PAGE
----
City of villages II

Some of Sydney’s regions were separated out by geographical features, and the biggest was Sydney Harbour itself.

The Lower North Shore was Cammeraygal country bef0re the arrival of the Europeans and their diseases, and its scenic beauty was much admired by the settlers. A maritime history unites the harbourside suburbs of Milsons Point, McMahons Point, Cremorne Point, Neutral Bay, Kirribilli and Kurraba Point, while business was key up the hill at North Sydney. Waverton and Artarmon remained mostly residential.

Sydney's lower north shore from Artarmon, looking south, courtesy of Airview 0805-1922-88

Further north, on the Upper North Shore, timbergetting and fruitgrowing gave way to residential and industrial development once the railway went through. Transport was key to these healthy elevated northern suburbs, from the time the road north was built, with the construction of the railway line, and again when the Sydney Harbour Bridge was opened 1932. Mooch around Killara, Pymble, Lindfield, Gordon and Warrawee, as well as the other suburbs ‘up the line’.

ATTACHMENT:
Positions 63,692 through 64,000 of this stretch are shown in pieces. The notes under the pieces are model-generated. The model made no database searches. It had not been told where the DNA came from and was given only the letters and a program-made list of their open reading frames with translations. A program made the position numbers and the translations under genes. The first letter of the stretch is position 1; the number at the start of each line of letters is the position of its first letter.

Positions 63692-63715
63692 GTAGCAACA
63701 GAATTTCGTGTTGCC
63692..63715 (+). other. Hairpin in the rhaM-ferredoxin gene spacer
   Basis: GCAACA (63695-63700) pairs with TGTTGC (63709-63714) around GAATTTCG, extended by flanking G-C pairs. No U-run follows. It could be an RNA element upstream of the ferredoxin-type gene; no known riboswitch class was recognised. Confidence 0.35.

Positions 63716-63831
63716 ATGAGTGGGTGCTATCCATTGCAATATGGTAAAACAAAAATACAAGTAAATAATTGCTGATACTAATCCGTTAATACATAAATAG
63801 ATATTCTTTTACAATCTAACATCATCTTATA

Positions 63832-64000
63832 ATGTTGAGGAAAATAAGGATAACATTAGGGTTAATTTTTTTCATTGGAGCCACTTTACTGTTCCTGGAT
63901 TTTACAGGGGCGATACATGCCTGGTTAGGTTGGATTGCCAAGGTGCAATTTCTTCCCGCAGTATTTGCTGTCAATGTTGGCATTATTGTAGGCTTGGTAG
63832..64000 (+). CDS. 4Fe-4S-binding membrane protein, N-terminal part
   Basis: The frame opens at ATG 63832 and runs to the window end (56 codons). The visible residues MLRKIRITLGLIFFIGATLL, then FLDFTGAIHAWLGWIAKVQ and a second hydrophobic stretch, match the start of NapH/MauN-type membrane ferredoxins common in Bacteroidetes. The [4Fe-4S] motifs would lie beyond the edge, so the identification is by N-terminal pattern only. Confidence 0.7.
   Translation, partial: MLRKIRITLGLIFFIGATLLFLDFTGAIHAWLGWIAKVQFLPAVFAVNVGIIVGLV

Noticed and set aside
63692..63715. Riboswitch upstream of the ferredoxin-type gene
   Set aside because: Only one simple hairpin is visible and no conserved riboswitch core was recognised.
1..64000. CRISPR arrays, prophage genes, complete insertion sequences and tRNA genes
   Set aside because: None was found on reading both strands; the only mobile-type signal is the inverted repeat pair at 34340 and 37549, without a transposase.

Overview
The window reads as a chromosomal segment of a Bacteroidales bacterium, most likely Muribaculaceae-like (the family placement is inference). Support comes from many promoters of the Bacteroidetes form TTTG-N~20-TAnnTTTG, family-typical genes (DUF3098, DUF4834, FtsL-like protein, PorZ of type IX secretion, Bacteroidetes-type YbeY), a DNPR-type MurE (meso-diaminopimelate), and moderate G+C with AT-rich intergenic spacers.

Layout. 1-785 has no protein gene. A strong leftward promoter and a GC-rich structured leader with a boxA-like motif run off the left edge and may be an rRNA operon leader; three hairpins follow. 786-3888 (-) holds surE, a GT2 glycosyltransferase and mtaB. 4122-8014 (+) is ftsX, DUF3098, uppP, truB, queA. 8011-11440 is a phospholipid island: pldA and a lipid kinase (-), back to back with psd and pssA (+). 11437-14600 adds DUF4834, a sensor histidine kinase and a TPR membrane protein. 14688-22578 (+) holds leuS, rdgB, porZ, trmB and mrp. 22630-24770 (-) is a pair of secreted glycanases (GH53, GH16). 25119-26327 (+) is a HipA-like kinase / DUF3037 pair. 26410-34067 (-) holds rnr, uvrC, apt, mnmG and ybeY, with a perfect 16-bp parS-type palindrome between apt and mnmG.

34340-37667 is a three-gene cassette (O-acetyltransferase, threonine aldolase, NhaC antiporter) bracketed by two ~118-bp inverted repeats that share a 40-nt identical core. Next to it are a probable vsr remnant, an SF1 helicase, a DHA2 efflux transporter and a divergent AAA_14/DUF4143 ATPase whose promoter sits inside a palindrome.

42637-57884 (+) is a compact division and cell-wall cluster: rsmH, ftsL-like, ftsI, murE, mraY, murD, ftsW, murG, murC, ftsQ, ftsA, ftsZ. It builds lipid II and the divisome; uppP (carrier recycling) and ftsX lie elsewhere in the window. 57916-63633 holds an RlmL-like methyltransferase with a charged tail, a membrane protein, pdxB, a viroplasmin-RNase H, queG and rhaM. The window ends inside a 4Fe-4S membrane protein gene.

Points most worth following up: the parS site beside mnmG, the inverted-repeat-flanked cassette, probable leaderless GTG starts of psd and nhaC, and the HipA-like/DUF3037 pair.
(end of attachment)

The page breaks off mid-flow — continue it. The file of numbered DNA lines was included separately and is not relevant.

Ryde, like Sutherland a region with a council district that corresponds roughly to the mental maps of its denizens, contains many suburbs now, all cut out of the bush country known to the Wallumedegal as Wallumetta, and first known to the Europeans as the Eastern Farms. As well as East, West and North Ryde, this area encompasses MarsfieldDenistone and Denistone East, Putney and Meadowbank on the Parramatta River, and Eastwood, among others. Like the Upper North shore, the area has timber and orchards in its past, and suburban development in its present. Locals remember the apple-growing past every year at the Granny Smith festival, commemorating Maria Ann Smith and her hybrid green apples, bred in Eastwood.

Parramatta River by George Penkivil Slade, from the National Library of Australia, nla.pic-an6452950


About Emma Grahame

Emma Grahame has been Editorial Coordinator of the Dictionary of Sydney since May 2007.
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